Track A. Greenwich Village, 1913: Suffrage, Labor, and the New Woman (recommended for new faculty)
Greenwich Village 1913: Suffrage, Labor, and the New Woman takes students to the beginning of the modern era when urbanization, industrialization, and massive waves of immigration were transforming the U.S. way of life. As the game begins, suffragists are taking to the streets demanding a constitutional amendment for the vote. What, they ask, is women’s place in society? Are they to remain in the home or take an active role in the government of their communities and their nation? Labor has turned to the strike to demand living wages and better conditions; some are even proposing an industrial democracy where workers take charge of industries. Can corporate capitalism allow an economically just society or must it be overturned? African-Americans, suffering from the worst working conditions, disenfranchisement, and social segregation, debate how to support their community through education and protest, thereby challenging their continuing marginalization in both the South and the North. Members of all these groups converge in Greenwich Village to debate their views with the artists and bohemians who are in the process of remaking themselves into the new men and new women of the twentieth century. Their spirited conversations not only show a deep understanding of nineteenth-century thinkers like Elizabeth Cady Stanton and Karl Marx; they are also informed by such contemporaries as Charlotte Perkins Gilman, Jane Addams, W.E.B. Du Bois, Emma Goldman, John Dewey, Franz Boas, and Sigmund Freud. The game asks what social changes are most important as well as how one can or should realize these goals. This conference track will be led by Kathleen Clark, Associate Professor of History at the University of Georgia.
Track B. Red Clay, 1835: Cherokee Removal (in development)
Red Clay 1835 examines the removal of the Five Civilized Tribes from the American Southeast in the 1830s. Specifically it looks at Cherokee Removal (events which culminated in the so-called Trail of Tears) from Georgia, Tennessee, Alabama, and North Carolina. The game itself takes place at the historical meeting of the Cherokee National Council at Red Clay, Tennessee in October 1835. At that meeting United States treaty commissioner John Schermerhorn formally presented the terms for a removal treaty. Historically, those terms were rejected. However, that rejection, and events surrounding it, led the Ridge family and their supporters to negotiate separately the illegal Treaty of New Echota, which became the rationale for forced removal. Students are divided into three factions: the National Party (the government of Principal Chief John Ross and his supporters); the Treaty Party (the Ridge faction); and the White faction (Schermerhorn, his deputy commissioner, Georgia Governor Wilson Lumpkin, and US President Andrew Jackson). There are also a number of indeterminates, representing a range of opinion that existed in the Cherokee Nation at the time. Students reenact the October 1835 Red Clay conference, engaging in public debate, private negotiations, and behind-the-scenes machinations. This game is in development by Jace Weaver, Director of the Institute of Native American Studies and Professor of Religion at the University of Georgia.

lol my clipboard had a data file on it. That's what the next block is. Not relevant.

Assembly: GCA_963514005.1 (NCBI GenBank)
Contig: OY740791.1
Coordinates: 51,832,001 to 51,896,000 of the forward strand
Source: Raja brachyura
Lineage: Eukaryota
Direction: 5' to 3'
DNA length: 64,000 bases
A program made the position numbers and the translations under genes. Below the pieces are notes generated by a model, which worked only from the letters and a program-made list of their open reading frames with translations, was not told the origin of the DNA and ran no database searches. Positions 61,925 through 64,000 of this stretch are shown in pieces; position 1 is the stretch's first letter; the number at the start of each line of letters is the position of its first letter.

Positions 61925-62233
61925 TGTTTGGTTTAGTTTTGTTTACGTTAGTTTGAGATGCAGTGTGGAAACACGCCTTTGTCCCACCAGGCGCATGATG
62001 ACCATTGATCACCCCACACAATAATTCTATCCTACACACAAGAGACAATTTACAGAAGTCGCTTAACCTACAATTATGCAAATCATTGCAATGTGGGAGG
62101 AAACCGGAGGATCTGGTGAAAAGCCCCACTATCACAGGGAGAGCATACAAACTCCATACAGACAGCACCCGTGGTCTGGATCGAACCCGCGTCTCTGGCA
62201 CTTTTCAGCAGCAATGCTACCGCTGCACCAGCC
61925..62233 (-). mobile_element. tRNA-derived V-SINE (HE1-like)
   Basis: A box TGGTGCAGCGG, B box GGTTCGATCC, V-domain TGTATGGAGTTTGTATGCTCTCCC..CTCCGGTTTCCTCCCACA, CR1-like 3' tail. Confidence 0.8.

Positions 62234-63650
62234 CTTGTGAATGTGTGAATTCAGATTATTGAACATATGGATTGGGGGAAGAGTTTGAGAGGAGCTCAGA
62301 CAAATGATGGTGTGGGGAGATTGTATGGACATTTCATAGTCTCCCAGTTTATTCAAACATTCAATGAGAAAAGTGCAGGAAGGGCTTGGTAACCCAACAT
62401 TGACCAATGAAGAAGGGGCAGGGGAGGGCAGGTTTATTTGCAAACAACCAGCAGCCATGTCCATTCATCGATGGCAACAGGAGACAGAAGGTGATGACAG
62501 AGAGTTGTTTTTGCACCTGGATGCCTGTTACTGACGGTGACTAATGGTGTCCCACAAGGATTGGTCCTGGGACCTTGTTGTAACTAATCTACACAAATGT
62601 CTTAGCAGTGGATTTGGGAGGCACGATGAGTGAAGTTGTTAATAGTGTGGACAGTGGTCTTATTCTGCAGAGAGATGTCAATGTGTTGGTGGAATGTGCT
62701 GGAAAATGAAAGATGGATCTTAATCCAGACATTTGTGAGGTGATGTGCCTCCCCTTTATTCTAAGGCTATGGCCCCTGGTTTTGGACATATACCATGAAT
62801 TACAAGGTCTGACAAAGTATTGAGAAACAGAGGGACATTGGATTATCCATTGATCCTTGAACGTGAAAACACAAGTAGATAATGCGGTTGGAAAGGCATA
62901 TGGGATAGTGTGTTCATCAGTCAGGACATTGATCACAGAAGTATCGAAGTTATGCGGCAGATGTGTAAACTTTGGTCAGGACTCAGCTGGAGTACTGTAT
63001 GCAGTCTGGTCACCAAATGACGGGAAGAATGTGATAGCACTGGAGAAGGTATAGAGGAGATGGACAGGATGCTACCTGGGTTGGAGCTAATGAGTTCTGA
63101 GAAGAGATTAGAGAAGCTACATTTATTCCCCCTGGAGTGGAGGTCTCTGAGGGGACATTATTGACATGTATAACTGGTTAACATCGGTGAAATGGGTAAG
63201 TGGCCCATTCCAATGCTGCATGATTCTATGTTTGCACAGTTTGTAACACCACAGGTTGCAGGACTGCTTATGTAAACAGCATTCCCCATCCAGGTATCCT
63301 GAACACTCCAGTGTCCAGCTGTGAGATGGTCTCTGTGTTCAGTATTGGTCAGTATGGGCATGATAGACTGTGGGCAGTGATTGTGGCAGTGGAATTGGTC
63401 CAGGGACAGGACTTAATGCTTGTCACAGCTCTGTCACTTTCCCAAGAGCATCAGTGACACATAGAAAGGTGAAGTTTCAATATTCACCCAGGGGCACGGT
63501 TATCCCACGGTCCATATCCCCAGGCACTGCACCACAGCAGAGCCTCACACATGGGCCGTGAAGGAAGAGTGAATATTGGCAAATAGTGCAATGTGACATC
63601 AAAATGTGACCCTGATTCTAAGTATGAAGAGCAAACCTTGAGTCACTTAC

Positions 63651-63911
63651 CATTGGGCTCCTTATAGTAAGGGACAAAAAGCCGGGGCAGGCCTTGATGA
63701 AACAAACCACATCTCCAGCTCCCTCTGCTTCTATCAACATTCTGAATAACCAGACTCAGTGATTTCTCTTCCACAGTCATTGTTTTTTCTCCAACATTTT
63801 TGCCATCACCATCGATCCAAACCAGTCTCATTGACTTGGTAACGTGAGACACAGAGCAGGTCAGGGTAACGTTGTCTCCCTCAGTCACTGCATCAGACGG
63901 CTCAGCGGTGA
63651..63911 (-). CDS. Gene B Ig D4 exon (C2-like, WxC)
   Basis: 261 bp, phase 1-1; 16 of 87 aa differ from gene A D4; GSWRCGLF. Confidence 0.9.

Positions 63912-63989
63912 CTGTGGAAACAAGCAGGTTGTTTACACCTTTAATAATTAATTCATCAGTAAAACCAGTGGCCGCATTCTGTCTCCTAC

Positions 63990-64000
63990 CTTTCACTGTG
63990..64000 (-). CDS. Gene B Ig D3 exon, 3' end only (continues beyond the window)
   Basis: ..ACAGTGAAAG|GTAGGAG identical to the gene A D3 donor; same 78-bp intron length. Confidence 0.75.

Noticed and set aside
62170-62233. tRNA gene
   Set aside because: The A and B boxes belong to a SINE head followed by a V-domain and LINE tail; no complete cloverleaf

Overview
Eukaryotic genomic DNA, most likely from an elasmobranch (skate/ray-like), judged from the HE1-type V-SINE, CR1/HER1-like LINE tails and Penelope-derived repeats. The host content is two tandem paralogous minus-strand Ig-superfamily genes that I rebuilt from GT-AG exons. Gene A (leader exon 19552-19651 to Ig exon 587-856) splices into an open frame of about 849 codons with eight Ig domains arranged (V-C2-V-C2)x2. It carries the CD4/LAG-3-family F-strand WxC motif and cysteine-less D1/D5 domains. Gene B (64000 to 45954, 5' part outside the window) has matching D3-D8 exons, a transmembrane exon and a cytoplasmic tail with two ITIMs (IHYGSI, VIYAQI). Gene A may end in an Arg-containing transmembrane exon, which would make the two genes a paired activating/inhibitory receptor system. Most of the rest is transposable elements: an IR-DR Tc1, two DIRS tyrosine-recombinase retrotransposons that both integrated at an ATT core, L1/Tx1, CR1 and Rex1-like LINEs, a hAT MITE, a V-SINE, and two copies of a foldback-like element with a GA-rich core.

All conference activities will be held in the Miller Learning Center on the University of Georgia campus in Athens, GA. Participants are encouraged to attend all game and plenary sessions.
Travel & Lodging
The University of Georgia is located in Athens, GA, 60 miles northeast of Atlanta. Visitors can fly to Athens via the Athens-Ben Epps Airport or Hartsfield-Jackson Atlanta International Airport.
For additional information, visit http://www.uga.edu/visit/directions.html.
Participants are responsible for reserving their own travel and accommodations.
Hotel rooms are available at: Georgia Center, $99 + tax per night. Call 706 542-1181 to reserve a room. Contact N. Felson (firstname.lastname@example.org) if you have a problem.
There's a pay lot next to the Georgia Center Hotel. It's a ten-minute walk up Lumpkin to the Miller Learning Center (MLC) for the Conference. 9
Alternatively, use the parking lot across the street from MLC and slightly north, which is free after 5 and on the weekend (all UGA lots are). It's called W03; you get to it by turning onto Baxter from Lumpkin and then making the first right. The lot isn't accessible from Lumpkin but it abuts Lumpkin.
Transportation to Athens (several conferees are driving).
1) AAA Shuttle: email@example.com Call 1-800-354-7874 to make a reservation. $45 one-way. 1 1/2 hour ride to Georgia Center.
2) Georgia Skies: www.flygeorgiaskies.com Call 877-848-4997. 3-4 non-stops/day. $41 one-way. 30 minutes; then you'll need a taxi to Georgia Center.
Click here to download pdf.
Questions about the conference should be directed to:
Nancy Felson, Professor of Classics, UGA (Email: firstname.lastname@example.org)
David Noah, Center for Teaching and Learning, UGA (Email: email@example.com)